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More firms look for alternatives as bank finance dries up

More firms look for alternatives as bank finance dries up

The number of British companies seeking funds from large institutions, private equity groups and hedge funds, has jumped sharply as lending by traditional banks fails to meet demand.

A report by Deloitte shows that the number of “non-bank” organisations lending finance to companies in the UK and Europe leapt by 43 per cent during the first quarter of this year.

The accountancy group said these “alternative finance” providers had helped fund 50 transactions across Europe during the period, up from 35 at the same time last year. Most of the deals, 33, were merger and acquisition-led transactions while, more than half, 28, were carried out in the UK which is a new record high.

“Alternative lenders” is a term that refers to a menagerie of organisations and debt funds, backed by insurance, pension and sovereign wealth funds as well as private equity groups and hedge funds.

These groups do not take deposits but provide debt to companies to help finance leveraged buyouts, mergers and acquisitions and other corporate expansion programmes. They tend to take higher yielding, higher risk positions, and will often charge higher interest rates than traditional banks. However, for borrowers unable to access traditional bank finance it can be a liquidity lifeline that can help grow their business.

Fenton Burgin, head of UK debt advisory at Deloitte, said its tracker followed mid-market European deals that used up to €350 million of debt, and added: “We expect to see more merger and acquisition activity from private corporates fuelled by funding from alternative lenders. This relatively new type of debt financing is providing opportunities for privately-owned companies to access debt for larger-scale acquisitions that were traditionally beyond their capability.”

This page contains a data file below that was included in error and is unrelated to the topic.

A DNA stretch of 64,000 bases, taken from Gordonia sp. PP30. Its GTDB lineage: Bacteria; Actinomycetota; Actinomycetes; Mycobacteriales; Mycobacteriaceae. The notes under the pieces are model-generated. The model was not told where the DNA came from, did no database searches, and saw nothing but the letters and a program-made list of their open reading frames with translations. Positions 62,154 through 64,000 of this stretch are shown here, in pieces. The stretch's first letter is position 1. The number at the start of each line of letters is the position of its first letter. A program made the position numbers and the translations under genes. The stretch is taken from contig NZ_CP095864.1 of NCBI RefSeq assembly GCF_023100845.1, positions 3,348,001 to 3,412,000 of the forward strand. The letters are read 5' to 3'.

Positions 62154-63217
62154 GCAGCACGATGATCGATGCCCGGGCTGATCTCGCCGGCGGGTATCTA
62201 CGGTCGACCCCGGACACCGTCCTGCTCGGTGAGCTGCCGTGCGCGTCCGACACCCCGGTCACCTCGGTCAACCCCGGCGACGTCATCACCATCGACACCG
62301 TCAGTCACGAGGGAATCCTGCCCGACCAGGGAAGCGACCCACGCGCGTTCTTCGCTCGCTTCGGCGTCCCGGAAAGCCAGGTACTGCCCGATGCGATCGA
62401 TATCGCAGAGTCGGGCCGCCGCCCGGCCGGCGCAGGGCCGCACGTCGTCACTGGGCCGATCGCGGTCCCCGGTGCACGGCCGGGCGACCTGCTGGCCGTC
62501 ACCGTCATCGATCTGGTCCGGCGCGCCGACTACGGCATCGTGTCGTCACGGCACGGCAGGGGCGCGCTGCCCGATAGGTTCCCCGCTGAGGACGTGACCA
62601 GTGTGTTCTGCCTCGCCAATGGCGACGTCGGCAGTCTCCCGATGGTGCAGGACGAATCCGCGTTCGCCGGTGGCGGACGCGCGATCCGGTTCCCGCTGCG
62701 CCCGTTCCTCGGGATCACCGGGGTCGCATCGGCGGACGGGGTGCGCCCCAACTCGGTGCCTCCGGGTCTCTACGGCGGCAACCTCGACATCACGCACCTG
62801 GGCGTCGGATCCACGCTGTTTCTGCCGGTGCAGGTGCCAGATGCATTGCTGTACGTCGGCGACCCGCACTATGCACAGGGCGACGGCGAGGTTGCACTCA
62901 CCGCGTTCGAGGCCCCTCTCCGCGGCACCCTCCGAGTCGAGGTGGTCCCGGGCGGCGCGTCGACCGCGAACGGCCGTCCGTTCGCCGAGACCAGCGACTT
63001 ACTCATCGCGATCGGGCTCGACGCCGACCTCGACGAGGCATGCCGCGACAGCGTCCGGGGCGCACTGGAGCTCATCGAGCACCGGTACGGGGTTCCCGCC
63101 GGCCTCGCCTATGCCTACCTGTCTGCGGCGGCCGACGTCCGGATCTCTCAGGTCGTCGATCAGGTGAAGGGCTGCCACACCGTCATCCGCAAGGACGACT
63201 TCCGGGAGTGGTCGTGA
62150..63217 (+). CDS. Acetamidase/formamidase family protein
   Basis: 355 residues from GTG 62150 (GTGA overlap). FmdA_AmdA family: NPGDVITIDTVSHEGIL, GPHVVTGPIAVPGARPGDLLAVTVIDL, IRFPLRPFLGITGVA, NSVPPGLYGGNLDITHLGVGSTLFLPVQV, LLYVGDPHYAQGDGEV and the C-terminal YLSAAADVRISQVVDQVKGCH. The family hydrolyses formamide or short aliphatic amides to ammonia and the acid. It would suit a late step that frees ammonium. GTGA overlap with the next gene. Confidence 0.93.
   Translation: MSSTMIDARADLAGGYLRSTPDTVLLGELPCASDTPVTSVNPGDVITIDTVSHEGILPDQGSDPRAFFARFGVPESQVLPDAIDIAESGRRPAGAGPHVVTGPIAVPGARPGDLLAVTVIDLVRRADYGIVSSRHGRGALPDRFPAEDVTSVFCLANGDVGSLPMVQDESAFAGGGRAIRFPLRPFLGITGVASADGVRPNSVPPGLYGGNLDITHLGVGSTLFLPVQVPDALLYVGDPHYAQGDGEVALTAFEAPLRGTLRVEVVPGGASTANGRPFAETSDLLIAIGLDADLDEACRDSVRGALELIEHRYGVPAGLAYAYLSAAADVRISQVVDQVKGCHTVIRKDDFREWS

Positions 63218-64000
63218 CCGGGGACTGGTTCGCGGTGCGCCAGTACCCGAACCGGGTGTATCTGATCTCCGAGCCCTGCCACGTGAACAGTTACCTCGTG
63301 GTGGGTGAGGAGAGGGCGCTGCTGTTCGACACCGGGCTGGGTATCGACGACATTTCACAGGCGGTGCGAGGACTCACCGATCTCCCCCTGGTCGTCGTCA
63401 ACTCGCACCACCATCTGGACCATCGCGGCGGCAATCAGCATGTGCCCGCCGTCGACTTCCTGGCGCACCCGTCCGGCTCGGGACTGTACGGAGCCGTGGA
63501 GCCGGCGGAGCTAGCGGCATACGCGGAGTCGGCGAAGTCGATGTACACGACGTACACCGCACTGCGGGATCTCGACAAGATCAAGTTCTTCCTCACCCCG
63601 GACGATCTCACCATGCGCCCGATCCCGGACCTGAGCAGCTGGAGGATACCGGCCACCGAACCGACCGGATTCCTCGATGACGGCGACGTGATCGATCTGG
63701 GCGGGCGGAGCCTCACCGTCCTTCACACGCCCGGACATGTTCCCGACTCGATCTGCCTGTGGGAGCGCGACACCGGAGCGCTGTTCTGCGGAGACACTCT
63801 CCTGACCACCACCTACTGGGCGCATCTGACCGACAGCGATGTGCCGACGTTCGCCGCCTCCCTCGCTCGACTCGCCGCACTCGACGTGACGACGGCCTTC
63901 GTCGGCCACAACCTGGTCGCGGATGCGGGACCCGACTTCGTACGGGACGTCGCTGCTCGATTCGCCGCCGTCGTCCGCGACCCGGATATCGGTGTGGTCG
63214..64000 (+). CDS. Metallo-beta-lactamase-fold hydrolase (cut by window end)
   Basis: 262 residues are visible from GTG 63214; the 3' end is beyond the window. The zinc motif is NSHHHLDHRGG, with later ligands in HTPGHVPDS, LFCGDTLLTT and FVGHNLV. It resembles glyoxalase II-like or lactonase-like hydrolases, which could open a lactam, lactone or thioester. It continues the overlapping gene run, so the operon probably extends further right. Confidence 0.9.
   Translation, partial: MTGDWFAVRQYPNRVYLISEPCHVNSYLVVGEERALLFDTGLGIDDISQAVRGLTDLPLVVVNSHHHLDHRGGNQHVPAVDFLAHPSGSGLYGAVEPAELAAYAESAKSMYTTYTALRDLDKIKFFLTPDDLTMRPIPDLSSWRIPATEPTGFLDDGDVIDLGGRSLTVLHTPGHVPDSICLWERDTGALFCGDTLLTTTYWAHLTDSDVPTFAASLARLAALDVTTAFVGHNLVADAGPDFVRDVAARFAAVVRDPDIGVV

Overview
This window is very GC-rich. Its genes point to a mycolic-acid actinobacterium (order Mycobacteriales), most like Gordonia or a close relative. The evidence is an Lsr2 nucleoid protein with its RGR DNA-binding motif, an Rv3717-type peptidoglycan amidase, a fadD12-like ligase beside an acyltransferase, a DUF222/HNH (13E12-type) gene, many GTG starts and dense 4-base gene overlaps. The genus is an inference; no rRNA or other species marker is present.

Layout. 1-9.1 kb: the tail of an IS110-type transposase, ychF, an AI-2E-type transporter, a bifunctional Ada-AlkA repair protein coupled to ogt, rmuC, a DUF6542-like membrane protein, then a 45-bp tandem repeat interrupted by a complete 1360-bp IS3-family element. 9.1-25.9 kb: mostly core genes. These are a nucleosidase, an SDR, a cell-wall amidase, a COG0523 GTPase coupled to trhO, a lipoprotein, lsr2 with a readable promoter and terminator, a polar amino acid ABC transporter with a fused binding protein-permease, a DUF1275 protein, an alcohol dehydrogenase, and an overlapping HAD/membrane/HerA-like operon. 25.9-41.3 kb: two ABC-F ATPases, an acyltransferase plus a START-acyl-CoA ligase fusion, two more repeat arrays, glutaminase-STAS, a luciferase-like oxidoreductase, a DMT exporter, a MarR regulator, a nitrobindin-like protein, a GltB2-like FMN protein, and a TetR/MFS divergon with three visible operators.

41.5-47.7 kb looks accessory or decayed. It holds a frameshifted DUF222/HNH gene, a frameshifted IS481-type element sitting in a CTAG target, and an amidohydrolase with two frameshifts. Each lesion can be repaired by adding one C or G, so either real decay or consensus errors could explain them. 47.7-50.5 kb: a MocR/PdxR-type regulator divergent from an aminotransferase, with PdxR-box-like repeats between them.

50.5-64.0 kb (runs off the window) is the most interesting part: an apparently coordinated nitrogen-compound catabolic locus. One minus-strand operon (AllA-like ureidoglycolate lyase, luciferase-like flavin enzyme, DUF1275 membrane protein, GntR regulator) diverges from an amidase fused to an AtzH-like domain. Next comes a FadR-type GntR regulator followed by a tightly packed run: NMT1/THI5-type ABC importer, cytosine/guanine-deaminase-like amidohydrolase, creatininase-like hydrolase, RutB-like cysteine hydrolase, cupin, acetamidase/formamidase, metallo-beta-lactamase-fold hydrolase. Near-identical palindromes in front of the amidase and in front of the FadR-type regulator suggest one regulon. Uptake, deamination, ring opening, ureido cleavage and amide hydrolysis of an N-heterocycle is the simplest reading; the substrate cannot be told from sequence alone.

Scott Church, a partner at Rede Partners, which advises private equity groups on fundraising, said it was no surprise that non-bank lending was on the rise as there was currently a “fundamental shift” taking place in Europe’s debt markets.

“There has been a steady withdrawal by the banks due to the increased regulation resulting in unfavourable capital risk weightings as well as more restrained balance sheets,” he said. “At the same time, many other groups have successfully raised capital to fill the void, and are now under pressure to put increasing funds to work.

“We see the proliferation of non-bank lending as a permanent shift in the credit landscape in Europe, as happened in the US, and we think it will continue for some time.”